The negotiating teams of Ehud Olmert, the Israeli prime minister, and Mahmoud Abbas, the Palestinian president, have been holding regular meetings since the talks were formally relaunched under US mediation in November last year in the US city of Annapolis.
The two sides have remained silent about the specifics of the ongoing discussions, which have shown little sign of progress towards their stated goal of striking a comprehensive agreement by the end of the year.
Qureia said the two sides were still focused on reaching the "comprehensive agreement" to end the conflict, as opposed to a "declaration of principles" as the Israelis have called for in the past.
"The maps have been opened, so that there has been discussion about the issues, not discussion for its own sake," he said.
Qureia did not say what issue the two sides would start with, but said that if the two sides reach agreement on any issue, then they will draft a single provision.
|Continued Israeli settlement construction |
has hindered peace talks [EPA]
If not, they will lay out on paper their differing views, he said.
Qureia said that Israel had not done enough to ease the lives of Palestinians in the West Bank, despite a pledge to reduce barriers to movement in the area as a part of peace talks.
"The checkpoints should have been removed after the Annapolis conference," he said.
Qureia confirmed that Israeli negotiators had offered the Palestinians land in exchange for territory where major West Bank settlements exist, but said that was "unacceptable".
Continued Israeli settlement construction and Israeli security concerns have clouded negotiations begun at Annapolis.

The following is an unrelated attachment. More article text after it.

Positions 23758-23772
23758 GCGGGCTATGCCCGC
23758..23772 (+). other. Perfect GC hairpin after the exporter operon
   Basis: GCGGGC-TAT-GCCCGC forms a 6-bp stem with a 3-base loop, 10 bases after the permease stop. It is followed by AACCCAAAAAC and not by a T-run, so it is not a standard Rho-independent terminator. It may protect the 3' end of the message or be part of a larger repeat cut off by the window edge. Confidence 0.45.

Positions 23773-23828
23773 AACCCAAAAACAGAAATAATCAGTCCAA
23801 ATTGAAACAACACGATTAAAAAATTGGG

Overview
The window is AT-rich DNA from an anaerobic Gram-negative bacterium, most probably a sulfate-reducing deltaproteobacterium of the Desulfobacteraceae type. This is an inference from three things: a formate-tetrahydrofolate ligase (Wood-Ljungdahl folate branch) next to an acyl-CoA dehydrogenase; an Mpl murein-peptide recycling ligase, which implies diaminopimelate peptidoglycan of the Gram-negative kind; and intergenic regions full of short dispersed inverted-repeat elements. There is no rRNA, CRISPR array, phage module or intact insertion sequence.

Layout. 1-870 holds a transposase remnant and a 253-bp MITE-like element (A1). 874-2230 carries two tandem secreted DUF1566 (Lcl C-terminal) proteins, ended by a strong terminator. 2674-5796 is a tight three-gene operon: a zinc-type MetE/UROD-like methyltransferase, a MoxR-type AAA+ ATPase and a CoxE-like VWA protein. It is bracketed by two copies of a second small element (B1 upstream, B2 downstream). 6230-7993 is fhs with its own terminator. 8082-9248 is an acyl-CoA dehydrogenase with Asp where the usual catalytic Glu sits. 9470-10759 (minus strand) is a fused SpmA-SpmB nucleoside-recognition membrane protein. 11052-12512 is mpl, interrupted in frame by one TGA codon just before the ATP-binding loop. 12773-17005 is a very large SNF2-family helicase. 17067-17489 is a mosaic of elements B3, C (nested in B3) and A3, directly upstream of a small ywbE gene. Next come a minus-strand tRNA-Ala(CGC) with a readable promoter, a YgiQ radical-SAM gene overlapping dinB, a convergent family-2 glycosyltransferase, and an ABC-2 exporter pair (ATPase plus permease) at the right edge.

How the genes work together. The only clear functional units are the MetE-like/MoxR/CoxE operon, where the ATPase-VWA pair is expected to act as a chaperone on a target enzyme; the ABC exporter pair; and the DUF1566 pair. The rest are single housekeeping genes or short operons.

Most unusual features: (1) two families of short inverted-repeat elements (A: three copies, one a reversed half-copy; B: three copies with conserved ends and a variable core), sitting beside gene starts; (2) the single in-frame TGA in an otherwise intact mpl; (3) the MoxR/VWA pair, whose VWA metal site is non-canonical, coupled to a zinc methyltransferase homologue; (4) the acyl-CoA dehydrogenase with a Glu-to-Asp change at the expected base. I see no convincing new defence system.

A UN report in May said that the number of Israeli obstacles in the West Bank increased from 566 in September to 607 in April.
Talks to continue
Qureia said the talks will continue despite a corruption investigation into Olmert that has threatened to unseat the prime minister.
"As far as we are concerned, the negotiations will continue regardless of what happens internally in Israel and I have heard from the Israelis that they also want to continue the negotiations," he said.
Qureia said that Tzipi Livni, the Israeli foreign minister, who is strongly favoured to succeed Olmert and who has been leading the Israeli negotiating team, has backed the continuation of talks.
Israeli government officials would not comment.
Should Israel find itself going to early elections, polls show Benjamin Netanyahu, who opposes major territorial concessions to the Palestinians, becoming Israel's next prime minister.
Commenting on the proposed peace pact, Avigdor Lieberman, an Israeli politician and leader of Yisrael Beiteinu, recently told the daily Yediot Ahronot: "Such a document should be seen as an attempt at a political coup aimed at retaining power."